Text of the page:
Playing For Time (Sheffield Crucible)

Siân Phillips anchors the production of Arthur Miller’s play

Siân Phillips as Fania Fénelon
Siân Phillips as Fania Fénelon
© Mark Douet

Arthur Miller’s Playing for Time is based on the memoir of the French musician and Holocaust survivor, Fania Fénelon. It focuses on Fénelon’s time in Auschwitz’s women’s orchestra, who were granted some degree of preferential treatment, and in return were expected to entertain their captors and murderers.

Like every attempt to represent the atrocity of the Holocaust through the medium of art, the play provokes a clamour of complicated ethical questions. Admittedly, Miller does not attempt to represent the Holocaust in its entirety; what he offers is more a philosophical rumination on the place of art amidst horror and inhumanity. But nevertheless, by placing this debate within a mimetic drama, those questions about representation are evoked.

The resulting experience is one, primarily, of awkwardness. It is important to question this response. Is my critical awkwardness the inevitable response of my own inability to process these events? Possibly. But elements of the production, and indeed the play, do not help. For example, I don’t want half a dozen concentration camp guards to suddenly stride through the audience to stir up the fear of Auschwitz, because my theatre seat is so far removed from that horror, that to try and evoke it seems facile. Neither do I want Miller’s uncharacteristically clumsy explorations into the potential humanity of Nazis dramatized through the hysterical breakdown of a female officer, creating almost unplayable scenes for an actress, despite Kate Lynn-Evans's sterling efforts in the role.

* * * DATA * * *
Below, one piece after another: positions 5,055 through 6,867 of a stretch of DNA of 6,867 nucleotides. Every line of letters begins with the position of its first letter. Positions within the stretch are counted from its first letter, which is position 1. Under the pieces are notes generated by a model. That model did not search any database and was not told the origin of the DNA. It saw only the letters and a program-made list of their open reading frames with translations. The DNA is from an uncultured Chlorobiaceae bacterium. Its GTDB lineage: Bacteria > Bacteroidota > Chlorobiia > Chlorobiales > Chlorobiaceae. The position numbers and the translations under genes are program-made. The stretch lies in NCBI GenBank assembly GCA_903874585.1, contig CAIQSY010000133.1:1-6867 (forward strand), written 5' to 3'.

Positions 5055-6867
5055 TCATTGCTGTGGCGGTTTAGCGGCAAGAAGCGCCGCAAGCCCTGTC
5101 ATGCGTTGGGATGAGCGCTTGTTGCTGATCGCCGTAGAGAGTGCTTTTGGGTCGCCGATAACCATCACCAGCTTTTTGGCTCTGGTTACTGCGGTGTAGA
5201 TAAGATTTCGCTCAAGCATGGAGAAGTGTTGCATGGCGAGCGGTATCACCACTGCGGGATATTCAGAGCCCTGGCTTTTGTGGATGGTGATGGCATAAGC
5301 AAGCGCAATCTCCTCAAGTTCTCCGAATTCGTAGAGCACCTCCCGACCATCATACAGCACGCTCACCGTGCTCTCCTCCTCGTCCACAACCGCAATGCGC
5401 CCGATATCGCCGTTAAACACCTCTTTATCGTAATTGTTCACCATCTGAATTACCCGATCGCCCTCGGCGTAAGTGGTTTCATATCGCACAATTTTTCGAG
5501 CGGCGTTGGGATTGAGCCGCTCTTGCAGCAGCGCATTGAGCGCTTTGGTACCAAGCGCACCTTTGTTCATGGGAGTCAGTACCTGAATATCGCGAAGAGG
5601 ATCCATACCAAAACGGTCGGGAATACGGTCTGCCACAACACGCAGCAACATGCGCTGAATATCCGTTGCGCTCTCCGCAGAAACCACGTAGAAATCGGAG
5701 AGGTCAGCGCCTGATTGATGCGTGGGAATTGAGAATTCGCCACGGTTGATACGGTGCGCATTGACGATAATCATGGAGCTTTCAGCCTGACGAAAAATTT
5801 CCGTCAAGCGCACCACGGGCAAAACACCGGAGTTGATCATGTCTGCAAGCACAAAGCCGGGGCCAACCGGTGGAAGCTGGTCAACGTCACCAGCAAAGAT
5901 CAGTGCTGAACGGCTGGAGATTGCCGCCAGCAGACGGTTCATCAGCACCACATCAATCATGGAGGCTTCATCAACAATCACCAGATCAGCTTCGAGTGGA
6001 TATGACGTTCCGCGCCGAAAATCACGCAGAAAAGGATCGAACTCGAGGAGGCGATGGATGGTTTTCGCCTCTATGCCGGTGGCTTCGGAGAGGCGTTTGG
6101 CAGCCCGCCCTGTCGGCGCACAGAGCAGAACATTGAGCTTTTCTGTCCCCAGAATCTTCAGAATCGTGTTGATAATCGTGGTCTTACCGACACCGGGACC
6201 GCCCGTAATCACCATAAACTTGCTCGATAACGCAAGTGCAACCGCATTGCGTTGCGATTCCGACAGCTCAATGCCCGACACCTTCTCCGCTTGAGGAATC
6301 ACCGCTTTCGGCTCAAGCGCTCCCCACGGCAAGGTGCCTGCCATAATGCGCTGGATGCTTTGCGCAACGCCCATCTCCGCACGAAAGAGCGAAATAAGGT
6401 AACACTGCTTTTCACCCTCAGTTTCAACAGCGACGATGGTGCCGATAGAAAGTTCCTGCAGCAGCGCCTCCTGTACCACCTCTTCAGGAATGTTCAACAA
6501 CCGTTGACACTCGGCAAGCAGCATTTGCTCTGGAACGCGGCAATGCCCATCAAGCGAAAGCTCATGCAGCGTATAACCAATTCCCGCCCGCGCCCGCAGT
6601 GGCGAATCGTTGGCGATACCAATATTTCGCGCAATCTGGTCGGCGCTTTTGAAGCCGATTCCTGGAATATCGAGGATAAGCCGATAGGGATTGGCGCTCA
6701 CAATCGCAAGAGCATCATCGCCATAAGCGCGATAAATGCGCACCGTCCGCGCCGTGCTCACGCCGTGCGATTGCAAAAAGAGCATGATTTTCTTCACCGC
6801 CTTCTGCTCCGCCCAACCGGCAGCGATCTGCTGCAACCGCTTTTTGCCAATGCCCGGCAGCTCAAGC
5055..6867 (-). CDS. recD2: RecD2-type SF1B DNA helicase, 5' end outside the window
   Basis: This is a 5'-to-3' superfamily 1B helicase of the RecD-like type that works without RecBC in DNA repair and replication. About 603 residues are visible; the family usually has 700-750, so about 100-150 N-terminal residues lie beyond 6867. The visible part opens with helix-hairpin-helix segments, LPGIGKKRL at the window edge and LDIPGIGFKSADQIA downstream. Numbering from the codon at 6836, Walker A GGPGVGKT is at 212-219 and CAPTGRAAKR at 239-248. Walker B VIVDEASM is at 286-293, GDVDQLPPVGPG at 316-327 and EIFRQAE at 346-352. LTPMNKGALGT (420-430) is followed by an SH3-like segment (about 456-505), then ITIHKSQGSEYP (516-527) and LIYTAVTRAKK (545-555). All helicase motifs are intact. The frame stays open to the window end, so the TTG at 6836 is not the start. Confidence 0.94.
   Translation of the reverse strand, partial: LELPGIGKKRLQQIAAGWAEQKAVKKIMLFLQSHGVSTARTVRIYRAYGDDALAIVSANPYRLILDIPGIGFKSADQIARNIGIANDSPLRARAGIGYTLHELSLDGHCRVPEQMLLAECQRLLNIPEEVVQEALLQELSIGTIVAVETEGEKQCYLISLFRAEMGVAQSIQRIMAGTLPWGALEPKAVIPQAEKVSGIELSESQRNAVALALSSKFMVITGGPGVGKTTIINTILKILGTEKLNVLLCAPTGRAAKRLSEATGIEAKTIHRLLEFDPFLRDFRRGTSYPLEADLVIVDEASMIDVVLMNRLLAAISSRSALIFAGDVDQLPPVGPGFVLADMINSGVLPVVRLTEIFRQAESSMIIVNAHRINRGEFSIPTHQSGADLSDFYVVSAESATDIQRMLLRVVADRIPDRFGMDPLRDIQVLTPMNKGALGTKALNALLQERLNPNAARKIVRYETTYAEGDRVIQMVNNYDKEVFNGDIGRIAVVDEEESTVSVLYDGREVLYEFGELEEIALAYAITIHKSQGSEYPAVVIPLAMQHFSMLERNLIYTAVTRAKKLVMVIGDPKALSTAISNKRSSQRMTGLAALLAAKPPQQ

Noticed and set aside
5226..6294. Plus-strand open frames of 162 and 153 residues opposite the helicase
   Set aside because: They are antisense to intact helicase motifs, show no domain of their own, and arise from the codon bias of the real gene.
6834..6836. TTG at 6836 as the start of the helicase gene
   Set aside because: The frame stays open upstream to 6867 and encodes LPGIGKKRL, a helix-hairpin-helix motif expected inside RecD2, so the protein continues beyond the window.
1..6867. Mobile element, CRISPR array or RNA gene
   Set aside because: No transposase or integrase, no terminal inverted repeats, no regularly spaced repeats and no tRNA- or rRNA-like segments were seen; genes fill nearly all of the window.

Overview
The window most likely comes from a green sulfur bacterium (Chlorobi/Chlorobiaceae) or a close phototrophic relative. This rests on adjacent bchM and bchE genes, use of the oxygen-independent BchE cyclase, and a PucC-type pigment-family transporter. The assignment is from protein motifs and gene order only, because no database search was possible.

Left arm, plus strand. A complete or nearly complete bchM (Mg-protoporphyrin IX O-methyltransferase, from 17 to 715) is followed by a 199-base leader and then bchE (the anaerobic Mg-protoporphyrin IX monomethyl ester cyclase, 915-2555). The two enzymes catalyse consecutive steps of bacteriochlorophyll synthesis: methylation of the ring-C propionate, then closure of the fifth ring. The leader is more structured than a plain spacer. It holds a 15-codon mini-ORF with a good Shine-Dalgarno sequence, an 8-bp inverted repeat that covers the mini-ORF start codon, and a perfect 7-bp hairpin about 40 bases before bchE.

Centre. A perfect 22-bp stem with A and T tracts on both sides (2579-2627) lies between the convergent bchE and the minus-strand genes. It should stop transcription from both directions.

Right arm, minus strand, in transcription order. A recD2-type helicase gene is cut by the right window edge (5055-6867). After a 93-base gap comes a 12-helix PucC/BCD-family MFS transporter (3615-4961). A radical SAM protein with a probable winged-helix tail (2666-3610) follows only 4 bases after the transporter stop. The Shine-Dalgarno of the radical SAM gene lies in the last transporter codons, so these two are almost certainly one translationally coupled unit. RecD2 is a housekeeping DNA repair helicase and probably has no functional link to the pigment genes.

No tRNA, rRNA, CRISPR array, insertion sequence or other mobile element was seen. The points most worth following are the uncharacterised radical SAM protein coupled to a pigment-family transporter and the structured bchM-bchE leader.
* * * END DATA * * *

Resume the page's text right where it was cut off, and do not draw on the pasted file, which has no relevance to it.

This is not to say that the production is without its merits, the most striking of which is the casting of Siân Phillips in the play’s central role; a character that is, until the play’s final scene, several decades younger. By doing so, the production is anchored by Phillips’s extraordinarily sensitive performance, but more than this, it becomes much better able to communicate to the audience that we are looking back on these events subjectively, through this older woman’s eyes.

The production has a stark but striking aestheticism, visible throughout Ti Green’s design, Richard Howell’s lighting, Richard Beecham’s direction, Lucy Hind’s movement work, and even the play’s publicity design. The result is as uncomfortable as it is stunning: the beauty of snow falling softly on bare trees, incongruous with the pain and humiliation of the death camp.

The production finds its greatest strengths in its final moments when, abandoning realistic representation, we witness Fania’s transition from shaven-headed, skeletal camp inmate to exquisitely dressed, sophisticated grand dame. The incredible tenderness with which she is symbolically washed and dressed by two unnamed figures bears the weight of this moment much more successfully than the play’s previous realism can communicate Auschwitz’s unimaginable horror.

Playing for Time runs at Sheffield Crucible until 4 April 2015